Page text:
Having spent centuries in the shadows of its neighbours China and Japan, Korea is now the object of considerable interest for radically different reasons-- the South as an economic success story and for its vibrant popular culture; the North as the home to one of the world's most repressive regimes, at once both bizarre and menacing.
This Very Short Introduction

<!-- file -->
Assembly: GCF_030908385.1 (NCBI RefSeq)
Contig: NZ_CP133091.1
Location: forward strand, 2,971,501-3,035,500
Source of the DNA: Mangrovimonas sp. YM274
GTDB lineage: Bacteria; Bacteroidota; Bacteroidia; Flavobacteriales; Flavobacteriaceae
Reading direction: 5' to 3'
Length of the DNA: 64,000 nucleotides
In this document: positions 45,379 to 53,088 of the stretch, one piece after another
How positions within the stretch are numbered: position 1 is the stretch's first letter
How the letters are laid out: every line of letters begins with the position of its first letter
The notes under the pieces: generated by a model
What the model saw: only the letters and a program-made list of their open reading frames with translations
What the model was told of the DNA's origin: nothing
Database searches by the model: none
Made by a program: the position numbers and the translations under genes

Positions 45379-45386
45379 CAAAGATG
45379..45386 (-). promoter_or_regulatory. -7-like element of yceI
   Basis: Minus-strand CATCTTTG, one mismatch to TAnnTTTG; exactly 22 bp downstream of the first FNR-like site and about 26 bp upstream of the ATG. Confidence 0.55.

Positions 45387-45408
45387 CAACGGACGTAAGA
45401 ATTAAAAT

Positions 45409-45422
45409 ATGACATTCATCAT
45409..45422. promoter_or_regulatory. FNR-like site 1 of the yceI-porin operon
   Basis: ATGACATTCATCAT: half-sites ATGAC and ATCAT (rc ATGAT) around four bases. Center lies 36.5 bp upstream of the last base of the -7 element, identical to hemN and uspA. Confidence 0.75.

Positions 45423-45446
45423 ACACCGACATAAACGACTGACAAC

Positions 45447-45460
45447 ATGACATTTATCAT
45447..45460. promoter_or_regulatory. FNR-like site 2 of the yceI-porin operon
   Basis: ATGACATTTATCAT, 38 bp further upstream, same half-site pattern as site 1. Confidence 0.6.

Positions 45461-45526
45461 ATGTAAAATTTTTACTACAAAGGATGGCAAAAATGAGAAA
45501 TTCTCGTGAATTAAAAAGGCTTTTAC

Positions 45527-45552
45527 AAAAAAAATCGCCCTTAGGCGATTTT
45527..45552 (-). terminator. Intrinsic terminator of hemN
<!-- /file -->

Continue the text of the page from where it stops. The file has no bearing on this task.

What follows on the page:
explores the history, culture, and society of a deeply divided region. Michael Seth considers what it means to be Korean, and analyses how the various peoples of the Korean peninsula became one of the world's most homogeneous nations, before exploring how this nation evolved, in a single lifetime, into today's sharply contrasting societies. He also discusses how Korea fits into the larger narrative of both East Asian and world history, economically, politically, and socially.
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